Hiking to summit of South Sister, Oregon

I hiked to the summit of South Sister, Oregon (altitude 10,358 feet) in 2003, 2007, and 2009. I do not expect to hike to that summit again, because my balance is no longer good enough to hike steep unstable scree slopes - but I still hike often on good trails.

In 2003, I thought that my Parkinson's disease was progressing fast enough that I feared that by 2004 I might no longer be able to backpack or even go on difficult day-hikes. I expressed my fear to my good friend Larry Harris and asked him to hike South Sister with me.

We backpacked into the wilderness on July 25, 2003, then the next day we left most of our gear at camp while we hiked to the summit. I wore that neon green and yellow tie-dye t-shirt because one of my daughters had given it to me - but I regreted wearing that because it seemed to attract swarms of mosquitoes.

This was 6 years after I had been diagnosed with Parkinson's disease. In 2002 my doctors had suggested that I consider starting to take levodopa, but I was afraid of potential long-term side-effects of levodopa, so I did not start taking it until 2005. In hindsight, I would have benefitted from better function if I had started taking levodopa the first time my doctors recommended it.

DHB at summit of South Sister 2003-07-26


In 2007, Larry and I returned to the summit of South Sister ibut this time we day-hiked. I was in much better condition this time because taking levodopa improved my function and enabled me to exercise at a higher level.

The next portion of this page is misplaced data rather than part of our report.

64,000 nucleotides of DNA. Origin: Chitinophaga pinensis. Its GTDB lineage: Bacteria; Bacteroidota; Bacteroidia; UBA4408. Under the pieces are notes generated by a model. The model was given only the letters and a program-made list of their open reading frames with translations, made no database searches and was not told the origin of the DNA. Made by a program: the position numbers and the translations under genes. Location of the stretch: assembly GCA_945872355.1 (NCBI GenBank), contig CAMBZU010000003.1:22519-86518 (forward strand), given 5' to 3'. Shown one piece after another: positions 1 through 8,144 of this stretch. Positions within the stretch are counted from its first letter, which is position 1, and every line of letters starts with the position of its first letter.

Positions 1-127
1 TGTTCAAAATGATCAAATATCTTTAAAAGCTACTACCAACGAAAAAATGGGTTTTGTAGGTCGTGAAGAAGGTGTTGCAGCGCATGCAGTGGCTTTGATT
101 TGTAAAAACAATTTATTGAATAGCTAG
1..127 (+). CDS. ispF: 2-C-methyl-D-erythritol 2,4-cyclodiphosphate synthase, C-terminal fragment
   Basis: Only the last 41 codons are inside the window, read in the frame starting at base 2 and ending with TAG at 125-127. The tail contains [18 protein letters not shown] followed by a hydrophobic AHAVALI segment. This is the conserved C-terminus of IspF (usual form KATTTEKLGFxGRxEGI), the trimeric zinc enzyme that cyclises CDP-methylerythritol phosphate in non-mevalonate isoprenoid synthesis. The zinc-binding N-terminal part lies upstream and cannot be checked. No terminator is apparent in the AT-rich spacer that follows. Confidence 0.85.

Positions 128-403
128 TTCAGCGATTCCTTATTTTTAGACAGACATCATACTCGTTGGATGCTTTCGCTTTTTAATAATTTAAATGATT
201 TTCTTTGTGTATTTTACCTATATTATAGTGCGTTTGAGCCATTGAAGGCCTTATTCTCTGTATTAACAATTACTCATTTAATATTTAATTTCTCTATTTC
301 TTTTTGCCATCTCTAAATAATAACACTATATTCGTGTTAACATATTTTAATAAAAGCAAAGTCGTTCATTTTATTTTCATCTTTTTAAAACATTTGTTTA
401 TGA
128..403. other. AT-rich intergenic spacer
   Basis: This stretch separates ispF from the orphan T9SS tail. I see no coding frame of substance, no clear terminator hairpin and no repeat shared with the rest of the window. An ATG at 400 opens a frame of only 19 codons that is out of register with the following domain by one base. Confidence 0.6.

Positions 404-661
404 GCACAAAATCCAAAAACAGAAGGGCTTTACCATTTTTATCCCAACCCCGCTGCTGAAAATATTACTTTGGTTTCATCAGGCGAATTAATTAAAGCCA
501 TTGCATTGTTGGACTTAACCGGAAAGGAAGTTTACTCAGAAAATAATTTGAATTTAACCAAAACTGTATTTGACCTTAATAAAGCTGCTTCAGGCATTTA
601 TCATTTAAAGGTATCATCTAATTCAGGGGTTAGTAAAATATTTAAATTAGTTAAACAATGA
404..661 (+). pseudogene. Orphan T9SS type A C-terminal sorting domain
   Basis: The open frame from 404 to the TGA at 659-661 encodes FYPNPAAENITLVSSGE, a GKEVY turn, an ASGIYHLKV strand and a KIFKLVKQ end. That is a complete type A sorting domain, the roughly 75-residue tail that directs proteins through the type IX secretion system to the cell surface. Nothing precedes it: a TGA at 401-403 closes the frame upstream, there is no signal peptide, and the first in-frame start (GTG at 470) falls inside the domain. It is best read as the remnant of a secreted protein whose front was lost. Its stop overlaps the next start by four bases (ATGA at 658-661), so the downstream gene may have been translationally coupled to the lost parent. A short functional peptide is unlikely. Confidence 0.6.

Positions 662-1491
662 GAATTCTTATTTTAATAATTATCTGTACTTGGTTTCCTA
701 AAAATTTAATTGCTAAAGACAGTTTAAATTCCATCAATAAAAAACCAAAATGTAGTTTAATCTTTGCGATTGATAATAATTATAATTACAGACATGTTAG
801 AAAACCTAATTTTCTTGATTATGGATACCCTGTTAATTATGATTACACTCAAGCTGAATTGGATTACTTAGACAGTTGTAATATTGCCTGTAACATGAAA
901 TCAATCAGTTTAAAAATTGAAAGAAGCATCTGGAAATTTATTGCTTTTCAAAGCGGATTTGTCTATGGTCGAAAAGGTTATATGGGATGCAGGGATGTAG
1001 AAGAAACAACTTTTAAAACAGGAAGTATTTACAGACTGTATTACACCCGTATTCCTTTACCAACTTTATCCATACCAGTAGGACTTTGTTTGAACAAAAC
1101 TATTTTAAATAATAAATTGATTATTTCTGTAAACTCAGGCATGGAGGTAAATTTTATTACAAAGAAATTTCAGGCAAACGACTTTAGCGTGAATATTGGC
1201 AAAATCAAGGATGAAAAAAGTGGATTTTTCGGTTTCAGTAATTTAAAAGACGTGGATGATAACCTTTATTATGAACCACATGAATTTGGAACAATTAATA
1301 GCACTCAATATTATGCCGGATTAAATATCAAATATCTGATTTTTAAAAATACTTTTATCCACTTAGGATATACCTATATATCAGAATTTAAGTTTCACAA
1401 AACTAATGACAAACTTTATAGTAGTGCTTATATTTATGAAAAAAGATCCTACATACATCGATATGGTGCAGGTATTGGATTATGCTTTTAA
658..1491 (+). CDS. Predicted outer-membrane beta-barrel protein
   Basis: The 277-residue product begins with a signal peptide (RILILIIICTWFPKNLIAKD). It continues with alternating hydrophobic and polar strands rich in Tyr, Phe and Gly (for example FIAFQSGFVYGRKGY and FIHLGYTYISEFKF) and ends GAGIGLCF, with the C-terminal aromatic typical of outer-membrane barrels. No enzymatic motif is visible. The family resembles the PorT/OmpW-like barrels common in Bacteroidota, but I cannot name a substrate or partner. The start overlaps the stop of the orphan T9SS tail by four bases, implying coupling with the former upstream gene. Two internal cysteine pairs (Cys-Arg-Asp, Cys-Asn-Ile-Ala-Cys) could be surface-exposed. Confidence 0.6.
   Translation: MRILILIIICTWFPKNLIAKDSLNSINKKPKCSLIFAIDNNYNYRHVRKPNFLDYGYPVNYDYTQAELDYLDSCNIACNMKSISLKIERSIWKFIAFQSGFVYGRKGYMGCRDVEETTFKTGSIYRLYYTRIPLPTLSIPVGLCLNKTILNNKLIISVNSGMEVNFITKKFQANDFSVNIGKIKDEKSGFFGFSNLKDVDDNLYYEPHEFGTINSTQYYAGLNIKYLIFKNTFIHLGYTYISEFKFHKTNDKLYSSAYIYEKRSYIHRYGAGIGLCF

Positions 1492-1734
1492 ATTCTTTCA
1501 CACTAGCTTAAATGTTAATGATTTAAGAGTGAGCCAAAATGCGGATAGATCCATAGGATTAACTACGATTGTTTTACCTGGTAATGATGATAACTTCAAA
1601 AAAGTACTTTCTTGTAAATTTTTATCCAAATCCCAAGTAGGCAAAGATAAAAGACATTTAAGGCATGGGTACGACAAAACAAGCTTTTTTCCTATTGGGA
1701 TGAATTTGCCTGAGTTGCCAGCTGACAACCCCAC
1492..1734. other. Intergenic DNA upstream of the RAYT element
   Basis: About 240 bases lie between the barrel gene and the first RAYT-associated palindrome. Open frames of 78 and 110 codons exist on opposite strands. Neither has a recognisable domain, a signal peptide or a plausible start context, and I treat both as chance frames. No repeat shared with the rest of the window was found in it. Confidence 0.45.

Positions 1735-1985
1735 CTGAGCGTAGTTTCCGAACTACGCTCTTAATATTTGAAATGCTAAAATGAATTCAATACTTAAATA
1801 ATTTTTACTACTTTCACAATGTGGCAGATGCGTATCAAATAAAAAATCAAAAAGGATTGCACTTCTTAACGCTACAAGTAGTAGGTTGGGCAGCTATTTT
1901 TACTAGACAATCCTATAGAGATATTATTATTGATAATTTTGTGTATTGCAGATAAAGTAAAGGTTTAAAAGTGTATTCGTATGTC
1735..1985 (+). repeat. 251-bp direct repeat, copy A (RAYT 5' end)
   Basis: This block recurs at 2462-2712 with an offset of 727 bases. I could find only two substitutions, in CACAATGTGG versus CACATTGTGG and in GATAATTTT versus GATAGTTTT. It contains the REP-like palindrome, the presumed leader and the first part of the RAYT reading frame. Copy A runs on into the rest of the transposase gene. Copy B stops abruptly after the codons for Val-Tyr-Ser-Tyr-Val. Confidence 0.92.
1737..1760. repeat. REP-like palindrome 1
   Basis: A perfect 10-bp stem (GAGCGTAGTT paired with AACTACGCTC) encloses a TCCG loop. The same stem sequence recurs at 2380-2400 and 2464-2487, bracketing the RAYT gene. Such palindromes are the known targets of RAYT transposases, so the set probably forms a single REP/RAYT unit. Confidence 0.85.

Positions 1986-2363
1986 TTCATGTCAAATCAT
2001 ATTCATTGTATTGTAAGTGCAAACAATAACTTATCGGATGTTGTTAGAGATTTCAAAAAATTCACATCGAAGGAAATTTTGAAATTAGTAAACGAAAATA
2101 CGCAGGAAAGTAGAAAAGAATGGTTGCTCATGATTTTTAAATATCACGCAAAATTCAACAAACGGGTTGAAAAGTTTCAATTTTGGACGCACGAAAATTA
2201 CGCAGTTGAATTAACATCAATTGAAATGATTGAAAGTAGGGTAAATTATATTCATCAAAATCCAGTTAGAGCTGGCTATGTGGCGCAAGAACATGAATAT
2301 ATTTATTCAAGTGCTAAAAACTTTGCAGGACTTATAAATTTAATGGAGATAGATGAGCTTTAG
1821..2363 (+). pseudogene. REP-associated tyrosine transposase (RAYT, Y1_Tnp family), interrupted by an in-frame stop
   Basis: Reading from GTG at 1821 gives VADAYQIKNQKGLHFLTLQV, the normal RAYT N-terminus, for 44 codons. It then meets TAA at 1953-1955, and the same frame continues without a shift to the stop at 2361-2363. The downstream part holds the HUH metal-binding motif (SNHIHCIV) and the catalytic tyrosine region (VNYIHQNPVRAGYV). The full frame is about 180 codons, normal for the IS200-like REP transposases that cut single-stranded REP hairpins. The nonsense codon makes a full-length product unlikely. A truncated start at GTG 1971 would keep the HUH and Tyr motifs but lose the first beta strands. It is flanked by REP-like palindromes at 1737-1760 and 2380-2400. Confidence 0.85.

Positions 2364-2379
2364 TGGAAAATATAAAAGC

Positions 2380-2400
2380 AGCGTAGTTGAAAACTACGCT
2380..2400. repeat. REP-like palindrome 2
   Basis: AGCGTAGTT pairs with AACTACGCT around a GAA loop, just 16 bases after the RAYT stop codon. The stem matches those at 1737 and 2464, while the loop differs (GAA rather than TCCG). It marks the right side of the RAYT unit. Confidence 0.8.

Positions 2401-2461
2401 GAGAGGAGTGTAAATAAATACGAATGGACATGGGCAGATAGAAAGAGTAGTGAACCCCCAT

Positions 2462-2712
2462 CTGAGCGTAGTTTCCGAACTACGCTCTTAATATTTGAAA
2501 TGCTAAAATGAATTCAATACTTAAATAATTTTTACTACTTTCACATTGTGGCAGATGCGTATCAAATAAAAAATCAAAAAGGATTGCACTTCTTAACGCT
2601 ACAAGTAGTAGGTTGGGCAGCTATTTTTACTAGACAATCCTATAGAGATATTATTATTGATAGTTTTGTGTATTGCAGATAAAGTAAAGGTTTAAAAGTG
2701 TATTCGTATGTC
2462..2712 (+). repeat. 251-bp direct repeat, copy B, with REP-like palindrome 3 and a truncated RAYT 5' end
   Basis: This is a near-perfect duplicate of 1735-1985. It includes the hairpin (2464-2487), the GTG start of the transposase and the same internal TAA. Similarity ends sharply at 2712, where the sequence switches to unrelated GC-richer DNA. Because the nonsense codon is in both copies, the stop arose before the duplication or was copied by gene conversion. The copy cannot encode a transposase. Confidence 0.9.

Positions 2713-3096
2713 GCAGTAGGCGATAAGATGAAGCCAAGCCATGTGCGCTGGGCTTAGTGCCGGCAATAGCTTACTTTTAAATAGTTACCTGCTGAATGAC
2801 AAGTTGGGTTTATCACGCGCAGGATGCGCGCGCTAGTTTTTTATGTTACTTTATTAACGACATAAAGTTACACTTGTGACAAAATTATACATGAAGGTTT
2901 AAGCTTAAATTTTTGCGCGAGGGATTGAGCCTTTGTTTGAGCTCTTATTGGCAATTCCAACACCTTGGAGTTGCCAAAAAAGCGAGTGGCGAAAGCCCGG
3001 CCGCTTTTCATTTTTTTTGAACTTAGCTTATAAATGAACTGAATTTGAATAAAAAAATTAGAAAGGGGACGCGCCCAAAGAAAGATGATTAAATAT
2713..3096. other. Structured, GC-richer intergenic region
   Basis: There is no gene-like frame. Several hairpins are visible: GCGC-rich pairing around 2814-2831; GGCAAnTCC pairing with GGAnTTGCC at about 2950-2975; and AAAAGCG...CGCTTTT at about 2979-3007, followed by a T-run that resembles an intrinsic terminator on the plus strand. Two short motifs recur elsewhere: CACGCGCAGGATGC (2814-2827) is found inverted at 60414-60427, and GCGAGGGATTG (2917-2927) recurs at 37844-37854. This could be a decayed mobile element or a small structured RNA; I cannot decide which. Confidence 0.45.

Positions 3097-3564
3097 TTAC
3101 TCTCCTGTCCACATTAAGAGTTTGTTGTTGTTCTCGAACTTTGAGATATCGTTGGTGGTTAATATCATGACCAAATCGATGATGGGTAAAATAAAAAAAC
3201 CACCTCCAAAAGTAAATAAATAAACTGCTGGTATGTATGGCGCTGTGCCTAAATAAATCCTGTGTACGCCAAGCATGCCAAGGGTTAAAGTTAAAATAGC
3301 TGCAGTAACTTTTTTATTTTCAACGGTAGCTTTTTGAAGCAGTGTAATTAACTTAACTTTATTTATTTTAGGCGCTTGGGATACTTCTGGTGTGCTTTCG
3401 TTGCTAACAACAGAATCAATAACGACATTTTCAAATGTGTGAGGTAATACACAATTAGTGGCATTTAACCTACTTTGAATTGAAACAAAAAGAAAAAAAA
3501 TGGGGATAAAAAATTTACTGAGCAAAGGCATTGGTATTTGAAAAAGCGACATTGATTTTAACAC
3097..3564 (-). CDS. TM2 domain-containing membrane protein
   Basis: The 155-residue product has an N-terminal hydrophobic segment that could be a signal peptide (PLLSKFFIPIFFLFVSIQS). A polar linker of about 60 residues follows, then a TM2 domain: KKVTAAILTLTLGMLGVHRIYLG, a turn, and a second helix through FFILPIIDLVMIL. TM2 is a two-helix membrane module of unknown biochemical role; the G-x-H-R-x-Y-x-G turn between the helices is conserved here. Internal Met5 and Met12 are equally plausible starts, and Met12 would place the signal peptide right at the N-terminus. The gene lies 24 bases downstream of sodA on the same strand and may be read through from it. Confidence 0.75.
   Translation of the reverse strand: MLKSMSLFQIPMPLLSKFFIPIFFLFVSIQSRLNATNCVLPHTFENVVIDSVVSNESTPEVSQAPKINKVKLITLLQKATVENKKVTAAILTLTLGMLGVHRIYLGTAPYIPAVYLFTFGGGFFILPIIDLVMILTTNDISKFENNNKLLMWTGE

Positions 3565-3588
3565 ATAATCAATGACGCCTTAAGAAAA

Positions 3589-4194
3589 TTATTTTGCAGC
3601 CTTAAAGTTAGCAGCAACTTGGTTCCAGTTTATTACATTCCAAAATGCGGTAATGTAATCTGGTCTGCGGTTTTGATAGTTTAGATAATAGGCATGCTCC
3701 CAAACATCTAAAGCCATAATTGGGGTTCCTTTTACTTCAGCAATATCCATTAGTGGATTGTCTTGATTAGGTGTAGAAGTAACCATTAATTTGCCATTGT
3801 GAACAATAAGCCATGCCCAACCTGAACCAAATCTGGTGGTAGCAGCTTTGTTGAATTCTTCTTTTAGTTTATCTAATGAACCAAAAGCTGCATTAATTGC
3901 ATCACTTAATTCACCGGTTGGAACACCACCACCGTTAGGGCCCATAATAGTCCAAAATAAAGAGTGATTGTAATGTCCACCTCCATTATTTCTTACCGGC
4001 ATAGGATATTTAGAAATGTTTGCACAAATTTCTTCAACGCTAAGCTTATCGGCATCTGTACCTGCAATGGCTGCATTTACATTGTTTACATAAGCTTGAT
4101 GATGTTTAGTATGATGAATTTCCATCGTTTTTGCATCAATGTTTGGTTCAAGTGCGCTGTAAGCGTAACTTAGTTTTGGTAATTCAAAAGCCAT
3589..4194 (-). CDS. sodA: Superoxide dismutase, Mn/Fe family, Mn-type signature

David and Larry on trail to South Sister 2007-08-07


David at summit of  South Sister 2007-08-07


In 2009 I day-hiked to the summit of South Sister with Mark Smith (my workout buddy who was diagnosed with Parkinson's disease in 2003), my older daughter, two of her friends from the ski racing team, and the father of one of her friends.

We camped near the trailhead, and started hiking by 6:00 a.m. I took my first dose of meds when we woke up at 4:00, a second dose at 5:00 because my left hand was shaking more than usual, moving slower than usual, and making it hard to pack my gear. I took a third dose at 6:30 because tightness in my left arm made it harder for me to use the hiking pole. By about 7:30 a.m. I had enough meds on board and I hiked at a good pace from then until we reached the highest moraine lake on the mountain, about 1 mile from the summit.

The steepest part of the hike is the scree field of lava rocks above that lake, At that point I was hiking very slowly so Mark and John unloaded gear from my pack into theirs and carried my gear to the top. The photo below shows me struggling uphill carrying an almost empty backpack. The mountain really is as steep as it looks in this photo.

I rehydrated at the summit, regained energy, took back my gear, then I kept up with the group at a fast pace all the way back to the trailhead. My experience illustrates that people with Parkinson's are especially sensitive to dehydration. in addition, I should have trained harder to prepare for this hike.

David near the crest of South Sister 2009-07-25


Services provided

Exercise training: classes, individual training

Counseling patients and families on how to cope with the many challenges of Parkinson's disease, and how to progress toward thriving in spite of these challenges

Public speaking: to patients, health care professionals, and students

Links to photos and videos

Boxing speed bag


Alpine skiing

Hiking to summit of South Sister, Oregon (altitude 10,358 feet)

For more videos, go to my YouTube channel www.youtube.com/user/davidhblattmd

Exercise is something we have to do for ourselves. No one else can exercise for us and no pills can do for us what exercise does for us. There is no such thing as an exercise pill.